Thursday, December 18, 2008

Nokia to Recycle Handsets in Green Campaign

Mobile phone manufacturer Nokia will reward people who return old phones for recycling with tree seedlings to boost conservation efforts.

Since the campaign started, the handset manufacturer has only been able to collect 100 handsets against a target of 6,000 units needed to start its recycling process.

Mobile penetration in the country stands at 33 per cent with over 14 million subscribers, most of whom have owned more than one handset .

Factor competition

“Many people are simply unaware that these old and unused mobiles can be recycled. We are making it easier for the consumers to protect the environment,” said Mr Nick Maina, Nokia customer care manager for East Africa. The company is also facing competition from the informal sector operators who buy the dead phones at Sh500 for spare parts.

The Nokia campaign comes amidst growing concern over the impact of electronic waste on health and environment. According to the International Telecommunications Union (ITU) and the Gartner consultancy, there will be almost four billion mobile telephones in use by the end of this year, while the number of personal computers has already passed the billion mark.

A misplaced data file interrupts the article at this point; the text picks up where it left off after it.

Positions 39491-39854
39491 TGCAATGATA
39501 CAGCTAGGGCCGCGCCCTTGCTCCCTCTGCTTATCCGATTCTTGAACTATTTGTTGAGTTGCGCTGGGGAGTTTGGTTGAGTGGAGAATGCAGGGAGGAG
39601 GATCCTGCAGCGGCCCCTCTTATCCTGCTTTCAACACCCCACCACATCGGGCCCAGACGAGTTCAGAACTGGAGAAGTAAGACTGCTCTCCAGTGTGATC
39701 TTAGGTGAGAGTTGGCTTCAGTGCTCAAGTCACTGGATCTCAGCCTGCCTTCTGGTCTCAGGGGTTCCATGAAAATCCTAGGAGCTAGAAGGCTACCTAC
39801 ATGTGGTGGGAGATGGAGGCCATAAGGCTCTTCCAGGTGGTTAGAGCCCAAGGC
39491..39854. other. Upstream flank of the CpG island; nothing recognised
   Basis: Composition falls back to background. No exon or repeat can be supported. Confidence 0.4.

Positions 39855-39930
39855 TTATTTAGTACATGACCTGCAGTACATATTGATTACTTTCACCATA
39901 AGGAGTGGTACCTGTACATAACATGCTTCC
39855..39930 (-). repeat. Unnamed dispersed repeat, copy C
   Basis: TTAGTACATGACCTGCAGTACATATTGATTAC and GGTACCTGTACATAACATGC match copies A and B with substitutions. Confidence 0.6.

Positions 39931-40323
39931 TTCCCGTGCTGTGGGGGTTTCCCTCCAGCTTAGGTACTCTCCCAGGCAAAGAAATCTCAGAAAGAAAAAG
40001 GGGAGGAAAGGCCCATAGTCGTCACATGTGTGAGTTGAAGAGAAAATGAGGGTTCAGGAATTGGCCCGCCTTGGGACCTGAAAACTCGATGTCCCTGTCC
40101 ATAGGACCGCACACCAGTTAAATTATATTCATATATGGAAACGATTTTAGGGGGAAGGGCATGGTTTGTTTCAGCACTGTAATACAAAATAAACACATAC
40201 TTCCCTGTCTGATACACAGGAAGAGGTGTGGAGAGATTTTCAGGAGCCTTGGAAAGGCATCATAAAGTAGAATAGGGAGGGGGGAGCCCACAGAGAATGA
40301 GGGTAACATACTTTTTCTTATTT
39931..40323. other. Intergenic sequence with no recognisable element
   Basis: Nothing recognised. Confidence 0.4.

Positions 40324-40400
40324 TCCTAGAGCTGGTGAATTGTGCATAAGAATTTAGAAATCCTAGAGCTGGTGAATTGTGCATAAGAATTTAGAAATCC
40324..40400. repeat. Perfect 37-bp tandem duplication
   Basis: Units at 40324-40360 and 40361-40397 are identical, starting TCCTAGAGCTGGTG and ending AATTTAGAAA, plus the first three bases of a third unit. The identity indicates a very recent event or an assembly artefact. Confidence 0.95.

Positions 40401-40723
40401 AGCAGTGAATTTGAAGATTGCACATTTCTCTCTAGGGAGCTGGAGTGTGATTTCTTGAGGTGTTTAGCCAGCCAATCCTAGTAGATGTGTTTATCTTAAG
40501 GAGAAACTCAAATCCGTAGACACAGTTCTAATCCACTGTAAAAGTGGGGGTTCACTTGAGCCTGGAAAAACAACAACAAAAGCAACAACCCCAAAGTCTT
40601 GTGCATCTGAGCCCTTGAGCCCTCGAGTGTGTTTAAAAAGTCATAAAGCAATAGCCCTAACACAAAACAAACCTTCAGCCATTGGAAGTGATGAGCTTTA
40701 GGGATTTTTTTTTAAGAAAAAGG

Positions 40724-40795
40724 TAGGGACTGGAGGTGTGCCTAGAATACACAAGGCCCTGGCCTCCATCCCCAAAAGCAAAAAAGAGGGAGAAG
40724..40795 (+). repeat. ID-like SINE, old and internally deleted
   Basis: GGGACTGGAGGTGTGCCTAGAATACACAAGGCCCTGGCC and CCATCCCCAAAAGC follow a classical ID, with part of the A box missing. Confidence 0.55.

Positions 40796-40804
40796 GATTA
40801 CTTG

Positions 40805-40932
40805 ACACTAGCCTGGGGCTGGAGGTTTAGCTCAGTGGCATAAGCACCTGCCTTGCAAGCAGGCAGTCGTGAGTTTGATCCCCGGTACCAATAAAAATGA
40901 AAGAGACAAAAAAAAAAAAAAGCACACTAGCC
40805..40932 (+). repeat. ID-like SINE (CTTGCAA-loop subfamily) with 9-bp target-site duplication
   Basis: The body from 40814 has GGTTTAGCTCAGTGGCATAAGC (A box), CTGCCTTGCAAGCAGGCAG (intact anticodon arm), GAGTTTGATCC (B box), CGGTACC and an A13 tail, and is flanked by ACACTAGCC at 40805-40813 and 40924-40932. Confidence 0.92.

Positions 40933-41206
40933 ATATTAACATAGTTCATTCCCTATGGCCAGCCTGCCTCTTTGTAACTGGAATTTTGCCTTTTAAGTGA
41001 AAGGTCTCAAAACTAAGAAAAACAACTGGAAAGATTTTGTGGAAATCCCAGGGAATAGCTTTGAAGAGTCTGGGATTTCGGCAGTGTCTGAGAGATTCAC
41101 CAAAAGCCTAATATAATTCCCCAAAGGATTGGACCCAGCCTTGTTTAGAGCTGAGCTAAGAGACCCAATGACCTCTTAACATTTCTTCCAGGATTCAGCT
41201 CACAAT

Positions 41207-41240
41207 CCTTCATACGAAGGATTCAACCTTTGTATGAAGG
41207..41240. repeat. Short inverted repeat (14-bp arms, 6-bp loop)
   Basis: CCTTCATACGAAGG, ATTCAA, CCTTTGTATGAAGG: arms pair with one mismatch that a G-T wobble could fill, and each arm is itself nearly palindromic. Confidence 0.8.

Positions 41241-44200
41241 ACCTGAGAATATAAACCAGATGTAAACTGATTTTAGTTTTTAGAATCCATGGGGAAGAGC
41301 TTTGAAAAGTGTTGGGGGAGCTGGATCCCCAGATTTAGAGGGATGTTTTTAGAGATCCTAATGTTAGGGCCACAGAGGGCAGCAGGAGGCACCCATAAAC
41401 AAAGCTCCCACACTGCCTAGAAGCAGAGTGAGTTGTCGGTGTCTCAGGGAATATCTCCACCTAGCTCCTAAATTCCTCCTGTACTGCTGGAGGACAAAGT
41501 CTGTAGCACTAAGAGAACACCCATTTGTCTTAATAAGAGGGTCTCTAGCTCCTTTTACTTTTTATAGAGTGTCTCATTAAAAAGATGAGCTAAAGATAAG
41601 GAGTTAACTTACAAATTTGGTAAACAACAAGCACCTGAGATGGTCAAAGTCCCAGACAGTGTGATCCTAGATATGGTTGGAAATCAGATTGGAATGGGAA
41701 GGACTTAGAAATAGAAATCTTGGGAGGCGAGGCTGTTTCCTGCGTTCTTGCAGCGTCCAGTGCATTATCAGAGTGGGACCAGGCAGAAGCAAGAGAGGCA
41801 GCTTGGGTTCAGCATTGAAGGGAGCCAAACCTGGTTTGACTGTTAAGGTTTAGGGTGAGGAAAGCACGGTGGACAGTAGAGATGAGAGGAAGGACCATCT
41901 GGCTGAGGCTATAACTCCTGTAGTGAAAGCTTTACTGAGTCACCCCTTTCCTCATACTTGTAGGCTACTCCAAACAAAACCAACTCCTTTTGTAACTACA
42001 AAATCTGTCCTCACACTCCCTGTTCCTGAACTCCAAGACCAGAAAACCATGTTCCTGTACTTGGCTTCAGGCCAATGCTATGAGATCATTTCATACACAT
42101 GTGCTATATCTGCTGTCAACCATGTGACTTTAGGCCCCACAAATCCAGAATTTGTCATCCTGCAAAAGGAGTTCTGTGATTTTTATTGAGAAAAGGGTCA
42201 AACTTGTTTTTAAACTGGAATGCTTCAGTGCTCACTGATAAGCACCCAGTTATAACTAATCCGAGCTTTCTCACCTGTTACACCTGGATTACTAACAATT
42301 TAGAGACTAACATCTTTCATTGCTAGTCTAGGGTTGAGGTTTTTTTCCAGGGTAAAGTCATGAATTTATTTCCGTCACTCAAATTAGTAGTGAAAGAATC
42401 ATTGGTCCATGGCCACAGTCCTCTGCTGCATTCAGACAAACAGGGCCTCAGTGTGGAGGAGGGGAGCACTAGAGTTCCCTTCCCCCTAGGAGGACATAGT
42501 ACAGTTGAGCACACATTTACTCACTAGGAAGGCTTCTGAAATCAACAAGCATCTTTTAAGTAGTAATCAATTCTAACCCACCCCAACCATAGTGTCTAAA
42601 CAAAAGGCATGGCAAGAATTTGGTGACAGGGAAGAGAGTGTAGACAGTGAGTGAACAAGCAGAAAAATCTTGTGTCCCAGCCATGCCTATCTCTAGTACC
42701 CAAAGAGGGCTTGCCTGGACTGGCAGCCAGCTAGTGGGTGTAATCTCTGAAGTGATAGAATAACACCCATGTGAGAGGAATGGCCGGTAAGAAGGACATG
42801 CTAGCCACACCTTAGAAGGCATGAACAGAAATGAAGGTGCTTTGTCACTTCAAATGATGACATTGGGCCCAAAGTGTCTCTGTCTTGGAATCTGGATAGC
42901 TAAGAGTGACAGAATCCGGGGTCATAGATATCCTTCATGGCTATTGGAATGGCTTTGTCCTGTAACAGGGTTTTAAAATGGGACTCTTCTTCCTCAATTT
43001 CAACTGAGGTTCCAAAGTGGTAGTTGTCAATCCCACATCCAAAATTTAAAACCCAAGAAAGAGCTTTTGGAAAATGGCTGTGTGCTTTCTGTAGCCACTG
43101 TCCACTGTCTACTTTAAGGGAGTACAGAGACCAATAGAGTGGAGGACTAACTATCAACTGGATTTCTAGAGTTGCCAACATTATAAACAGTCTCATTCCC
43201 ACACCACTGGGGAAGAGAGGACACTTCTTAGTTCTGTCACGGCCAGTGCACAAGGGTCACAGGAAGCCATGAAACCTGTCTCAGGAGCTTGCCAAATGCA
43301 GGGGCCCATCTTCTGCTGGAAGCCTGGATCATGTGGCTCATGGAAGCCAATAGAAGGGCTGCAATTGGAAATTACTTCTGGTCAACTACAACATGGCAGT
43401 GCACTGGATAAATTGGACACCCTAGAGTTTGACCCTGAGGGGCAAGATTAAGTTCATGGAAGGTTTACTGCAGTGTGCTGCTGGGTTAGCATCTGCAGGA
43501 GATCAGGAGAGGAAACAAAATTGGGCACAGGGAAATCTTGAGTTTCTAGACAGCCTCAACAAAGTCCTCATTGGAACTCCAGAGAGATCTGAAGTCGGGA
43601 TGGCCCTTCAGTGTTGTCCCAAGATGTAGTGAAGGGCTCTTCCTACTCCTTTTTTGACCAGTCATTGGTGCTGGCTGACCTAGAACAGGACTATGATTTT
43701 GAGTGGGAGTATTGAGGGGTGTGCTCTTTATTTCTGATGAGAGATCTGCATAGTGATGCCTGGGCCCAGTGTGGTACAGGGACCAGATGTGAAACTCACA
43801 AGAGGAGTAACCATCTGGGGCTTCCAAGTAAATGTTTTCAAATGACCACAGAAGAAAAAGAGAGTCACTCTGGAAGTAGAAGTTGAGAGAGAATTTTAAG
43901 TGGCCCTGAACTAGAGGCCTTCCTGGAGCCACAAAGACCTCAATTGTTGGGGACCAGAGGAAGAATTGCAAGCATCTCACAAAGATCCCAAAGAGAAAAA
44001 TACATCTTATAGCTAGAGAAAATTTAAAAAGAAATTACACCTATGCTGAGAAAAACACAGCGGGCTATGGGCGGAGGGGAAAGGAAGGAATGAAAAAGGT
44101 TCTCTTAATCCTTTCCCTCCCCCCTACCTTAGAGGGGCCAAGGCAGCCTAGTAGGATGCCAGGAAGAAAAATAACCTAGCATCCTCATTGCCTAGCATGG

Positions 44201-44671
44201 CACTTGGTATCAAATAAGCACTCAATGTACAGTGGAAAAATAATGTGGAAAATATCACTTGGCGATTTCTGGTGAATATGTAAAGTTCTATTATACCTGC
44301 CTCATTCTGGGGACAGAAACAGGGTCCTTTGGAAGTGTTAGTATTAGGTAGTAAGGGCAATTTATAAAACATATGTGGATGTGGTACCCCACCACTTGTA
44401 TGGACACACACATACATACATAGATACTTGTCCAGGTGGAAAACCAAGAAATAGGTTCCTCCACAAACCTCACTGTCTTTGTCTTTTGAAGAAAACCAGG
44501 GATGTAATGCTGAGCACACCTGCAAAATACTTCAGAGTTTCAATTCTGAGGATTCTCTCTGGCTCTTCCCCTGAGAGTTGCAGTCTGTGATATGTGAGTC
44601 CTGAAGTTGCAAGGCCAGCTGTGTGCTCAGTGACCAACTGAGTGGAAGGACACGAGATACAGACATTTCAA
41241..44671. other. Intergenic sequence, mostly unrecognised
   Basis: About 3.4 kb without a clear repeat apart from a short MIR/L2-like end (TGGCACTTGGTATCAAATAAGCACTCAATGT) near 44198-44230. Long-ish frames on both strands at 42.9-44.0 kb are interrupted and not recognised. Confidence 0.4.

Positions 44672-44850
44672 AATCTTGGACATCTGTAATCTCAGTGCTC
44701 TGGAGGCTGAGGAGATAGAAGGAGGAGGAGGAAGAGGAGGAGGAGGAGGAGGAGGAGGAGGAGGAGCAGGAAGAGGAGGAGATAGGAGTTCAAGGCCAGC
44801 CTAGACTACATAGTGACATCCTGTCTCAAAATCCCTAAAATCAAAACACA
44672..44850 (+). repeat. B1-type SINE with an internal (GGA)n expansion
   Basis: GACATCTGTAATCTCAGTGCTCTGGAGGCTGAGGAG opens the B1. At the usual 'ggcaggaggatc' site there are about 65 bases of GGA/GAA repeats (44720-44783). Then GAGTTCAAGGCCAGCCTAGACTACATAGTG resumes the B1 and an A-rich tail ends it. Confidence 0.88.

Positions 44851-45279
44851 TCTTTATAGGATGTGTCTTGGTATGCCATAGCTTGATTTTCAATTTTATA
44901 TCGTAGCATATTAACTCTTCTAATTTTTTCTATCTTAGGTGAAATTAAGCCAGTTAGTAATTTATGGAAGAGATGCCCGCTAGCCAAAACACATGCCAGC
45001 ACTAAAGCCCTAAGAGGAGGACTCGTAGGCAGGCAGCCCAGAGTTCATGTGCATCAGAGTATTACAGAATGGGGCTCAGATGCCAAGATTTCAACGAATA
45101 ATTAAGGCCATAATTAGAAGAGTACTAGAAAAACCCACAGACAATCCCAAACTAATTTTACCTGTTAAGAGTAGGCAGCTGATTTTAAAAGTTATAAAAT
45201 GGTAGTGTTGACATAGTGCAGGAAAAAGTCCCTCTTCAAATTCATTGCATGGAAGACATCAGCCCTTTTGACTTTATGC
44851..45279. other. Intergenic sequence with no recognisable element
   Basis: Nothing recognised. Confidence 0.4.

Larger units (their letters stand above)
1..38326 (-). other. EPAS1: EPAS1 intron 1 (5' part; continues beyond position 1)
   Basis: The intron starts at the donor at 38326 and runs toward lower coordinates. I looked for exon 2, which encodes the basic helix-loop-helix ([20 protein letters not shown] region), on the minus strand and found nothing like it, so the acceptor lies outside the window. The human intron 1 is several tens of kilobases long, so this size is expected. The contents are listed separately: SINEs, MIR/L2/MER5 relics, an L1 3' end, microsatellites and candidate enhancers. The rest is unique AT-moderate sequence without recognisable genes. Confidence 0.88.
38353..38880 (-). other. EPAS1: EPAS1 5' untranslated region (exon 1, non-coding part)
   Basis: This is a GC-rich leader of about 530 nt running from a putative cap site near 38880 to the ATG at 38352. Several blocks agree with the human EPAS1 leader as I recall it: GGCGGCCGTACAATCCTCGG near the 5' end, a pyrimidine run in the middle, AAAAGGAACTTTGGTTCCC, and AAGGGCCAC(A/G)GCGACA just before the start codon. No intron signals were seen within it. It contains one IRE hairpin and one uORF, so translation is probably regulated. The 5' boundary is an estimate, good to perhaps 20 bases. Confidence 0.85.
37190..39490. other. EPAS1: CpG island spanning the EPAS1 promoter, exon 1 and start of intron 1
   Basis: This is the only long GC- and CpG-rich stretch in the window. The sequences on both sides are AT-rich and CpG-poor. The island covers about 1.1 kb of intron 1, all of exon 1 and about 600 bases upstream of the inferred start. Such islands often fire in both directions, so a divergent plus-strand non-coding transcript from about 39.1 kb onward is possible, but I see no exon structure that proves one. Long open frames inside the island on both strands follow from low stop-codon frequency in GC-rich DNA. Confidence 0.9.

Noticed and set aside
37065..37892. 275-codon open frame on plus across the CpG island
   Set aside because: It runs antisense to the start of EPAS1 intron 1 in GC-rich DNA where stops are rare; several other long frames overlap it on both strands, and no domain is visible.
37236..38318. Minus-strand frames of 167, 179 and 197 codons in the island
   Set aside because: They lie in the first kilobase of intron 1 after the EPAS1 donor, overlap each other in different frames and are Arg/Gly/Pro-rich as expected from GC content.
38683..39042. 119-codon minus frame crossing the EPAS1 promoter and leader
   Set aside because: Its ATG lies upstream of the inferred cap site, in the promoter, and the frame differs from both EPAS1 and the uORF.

The good news behind these figures is that the digital divide is shrinking, 58 per cent of computers are in developed countries but, this share is expected to drop to 30 per cent by 2014 when the total number of personal computers should reach two billion.

But there is another side to the coin: this year, almost 180 million computers have been replaced by new machines, and an estimated 35 million computers dumped, despite the toxic substances they contain.

EU regulation

Other than offering the incentive Nokia intends to increase its drop off point’s country wide. Currently, the company has only 60 drop off points which it says is not sufficient.

After collecting the old or unused phones the company will then take them to Europe for recycling. This is because there are no companies that meet the set standards for recycling the mobile parts regionally.

Part of the regulations by the European Union is that the recycling companies are not required to use the parts to make refurbished handsets.